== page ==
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September southwest species
  |  First Published: September 2016



Spring has sprung in the South West but cold water species such as trout, tuna and salmon will still be the major focus for anglers in the month of September.

We had a couple decent rain events in July, which made the rivers rise and dirty up more than last season. Hopefully this will continue and have a positive effect on trout fishing in September. There have been good 2kg fish taken in the lower Merri and Hopkins during the winter sea run open season, but it’s been hard work for most. With all areas reopening on 3 September, trout anglers can spread throughout the local rivers and streams, as opposed to hitting the smaller region that was open over the winter months. I’ve had good success with the 9cm Daiwa TD minnows in dirty water, and switching to the 6cm models as it clears up.

The school run of bluefin has continued, when conditions allowed anglers to get amongst them. These fish have been further out than they can be at this time of year. The 50-60m range has produced goods. Bag limit catches have been easily achieved, once fish are located. No big fish landed locally has been like those at Portland. In past years, you would expect the tuna run to be pretty much over in September, but this time last year, fish as huge as 100kg were still around in September, so here’s hoping.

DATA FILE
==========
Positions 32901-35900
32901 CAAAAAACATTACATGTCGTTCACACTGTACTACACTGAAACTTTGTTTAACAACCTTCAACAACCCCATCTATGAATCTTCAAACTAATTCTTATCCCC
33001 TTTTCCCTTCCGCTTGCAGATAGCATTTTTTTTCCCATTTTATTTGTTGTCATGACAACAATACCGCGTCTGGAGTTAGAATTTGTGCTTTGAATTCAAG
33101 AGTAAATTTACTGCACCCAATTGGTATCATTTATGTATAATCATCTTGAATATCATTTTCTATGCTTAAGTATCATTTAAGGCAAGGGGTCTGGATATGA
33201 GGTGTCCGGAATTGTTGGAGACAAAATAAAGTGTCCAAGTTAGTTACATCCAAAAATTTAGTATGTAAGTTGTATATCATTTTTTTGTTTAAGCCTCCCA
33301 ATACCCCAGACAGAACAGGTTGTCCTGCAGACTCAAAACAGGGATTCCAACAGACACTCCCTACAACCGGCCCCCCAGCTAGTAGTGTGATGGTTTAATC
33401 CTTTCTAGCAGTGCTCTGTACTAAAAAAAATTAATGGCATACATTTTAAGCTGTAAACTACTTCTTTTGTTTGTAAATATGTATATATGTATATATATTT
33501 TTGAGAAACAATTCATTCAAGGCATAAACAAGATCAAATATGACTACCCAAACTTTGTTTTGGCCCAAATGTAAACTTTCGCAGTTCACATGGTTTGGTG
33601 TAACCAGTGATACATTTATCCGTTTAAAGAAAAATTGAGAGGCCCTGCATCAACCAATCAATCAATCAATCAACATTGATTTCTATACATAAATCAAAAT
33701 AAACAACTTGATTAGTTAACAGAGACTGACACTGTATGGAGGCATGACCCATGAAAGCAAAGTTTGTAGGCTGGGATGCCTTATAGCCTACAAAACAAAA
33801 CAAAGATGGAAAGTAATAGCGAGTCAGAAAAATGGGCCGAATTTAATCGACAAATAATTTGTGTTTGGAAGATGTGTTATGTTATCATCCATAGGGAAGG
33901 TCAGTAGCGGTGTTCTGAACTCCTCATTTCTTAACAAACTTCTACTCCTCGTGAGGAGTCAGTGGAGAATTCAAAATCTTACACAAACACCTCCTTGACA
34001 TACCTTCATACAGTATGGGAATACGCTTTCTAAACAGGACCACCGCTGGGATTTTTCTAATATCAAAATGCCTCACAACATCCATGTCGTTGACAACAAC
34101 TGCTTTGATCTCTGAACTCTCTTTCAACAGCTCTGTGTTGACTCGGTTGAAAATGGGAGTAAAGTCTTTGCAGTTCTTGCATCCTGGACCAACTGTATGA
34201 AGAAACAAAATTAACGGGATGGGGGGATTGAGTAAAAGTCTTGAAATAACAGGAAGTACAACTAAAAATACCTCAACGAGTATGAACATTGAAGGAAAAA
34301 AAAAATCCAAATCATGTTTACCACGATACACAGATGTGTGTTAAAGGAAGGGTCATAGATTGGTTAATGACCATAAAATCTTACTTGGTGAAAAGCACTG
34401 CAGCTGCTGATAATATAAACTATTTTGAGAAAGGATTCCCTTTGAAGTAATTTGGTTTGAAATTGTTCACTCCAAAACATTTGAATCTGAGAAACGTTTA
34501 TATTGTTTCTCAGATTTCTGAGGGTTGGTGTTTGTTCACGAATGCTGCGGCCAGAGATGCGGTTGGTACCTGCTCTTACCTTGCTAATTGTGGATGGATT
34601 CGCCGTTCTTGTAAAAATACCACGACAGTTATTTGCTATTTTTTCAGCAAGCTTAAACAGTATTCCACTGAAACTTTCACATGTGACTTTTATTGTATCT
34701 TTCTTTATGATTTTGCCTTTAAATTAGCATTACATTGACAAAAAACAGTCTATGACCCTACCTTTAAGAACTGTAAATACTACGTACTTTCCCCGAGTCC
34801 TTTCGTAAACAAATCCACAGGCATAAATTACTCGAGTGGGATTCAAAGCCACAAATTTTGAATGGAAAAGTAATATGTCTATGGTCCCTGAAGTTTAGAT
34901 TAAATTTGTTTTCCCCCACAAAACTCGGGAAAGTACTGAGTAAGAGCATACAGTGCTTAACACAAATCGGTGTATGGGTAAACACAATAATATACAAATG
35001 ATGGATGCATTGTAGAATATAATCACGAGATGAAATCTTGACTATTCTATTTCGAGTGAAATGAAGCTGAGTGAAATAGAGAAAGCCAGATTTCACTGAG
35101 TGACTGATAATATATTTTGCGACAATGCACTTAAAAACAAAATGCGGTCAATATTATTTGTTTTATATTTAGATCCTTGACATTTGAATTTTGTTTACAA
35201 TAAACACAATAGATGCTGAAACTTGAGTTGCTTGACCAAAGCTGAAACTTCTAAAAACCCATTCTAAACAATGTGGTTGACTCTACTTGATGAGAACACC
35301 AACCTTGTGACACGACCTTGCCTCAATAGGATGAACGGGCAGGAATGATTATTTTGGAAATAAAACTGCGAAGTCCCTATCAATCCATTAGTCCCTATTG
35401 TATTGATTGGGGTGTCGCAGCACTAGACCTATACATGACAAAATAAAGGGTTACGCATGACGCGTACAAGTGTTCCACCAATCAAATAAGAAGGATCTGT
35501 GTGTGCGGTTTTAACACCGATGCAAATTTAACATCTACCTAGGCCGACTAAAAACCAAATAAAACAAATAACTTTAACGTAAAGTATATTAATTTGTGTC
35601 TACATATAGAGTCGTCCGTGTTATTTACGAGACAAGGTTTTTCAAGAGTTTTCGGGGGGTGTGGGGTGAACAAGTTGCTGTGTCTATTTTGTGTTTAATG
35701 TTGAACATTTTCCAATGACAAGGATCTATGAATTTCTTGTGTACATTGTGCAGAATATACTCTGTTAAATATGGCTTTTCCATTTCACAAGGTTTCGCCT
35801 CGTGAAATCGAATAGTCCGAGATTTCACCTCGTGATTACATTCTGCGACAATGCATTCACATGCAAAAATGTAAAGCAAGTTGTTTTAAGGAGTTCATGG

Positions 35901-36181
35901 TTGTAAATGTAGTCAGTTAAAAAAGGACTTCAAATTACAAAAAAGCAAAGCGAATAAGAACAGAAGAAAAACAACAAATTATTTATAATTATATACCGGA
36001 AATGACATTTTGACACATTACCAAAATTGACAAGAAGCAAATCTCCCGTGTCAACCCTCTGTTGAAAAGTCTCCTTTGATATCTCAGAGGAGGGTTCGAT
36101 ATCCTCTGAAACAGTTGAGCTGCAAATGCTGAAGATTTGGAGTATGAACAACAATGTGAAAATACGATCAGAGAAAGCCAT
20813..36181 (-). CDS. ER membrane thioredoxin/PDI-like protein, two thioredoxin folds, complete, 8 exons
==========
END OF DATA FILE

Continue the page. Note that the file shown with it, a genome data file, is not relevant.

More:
Local salmon beach hotspots like Levis and Killarney have cranked out good fish recently. Those strong northerly wind days that tend to wipe out options locally, are often good times to hit the beach in search of a salmon or two.

The bream and EP in the Hopkins haven’t been difficult to find lately. Large schools can be sounded up in the lower reaches. Getting them to bite is the issue. Coinciding a run-in tide with a high barometer can help, and depending on conditions, some good EP fishing can be had in September.

The Moyne River has continued to provide plenty of fun with trevally, mullet and salmon – all available around the boat ramp jetty on a high tide. The back passage area is always worth a look for decent trevally at this time of year.

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Good water flows in the river will get big browns like this on the move.

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School tuna continue to be in good numbers offshore.

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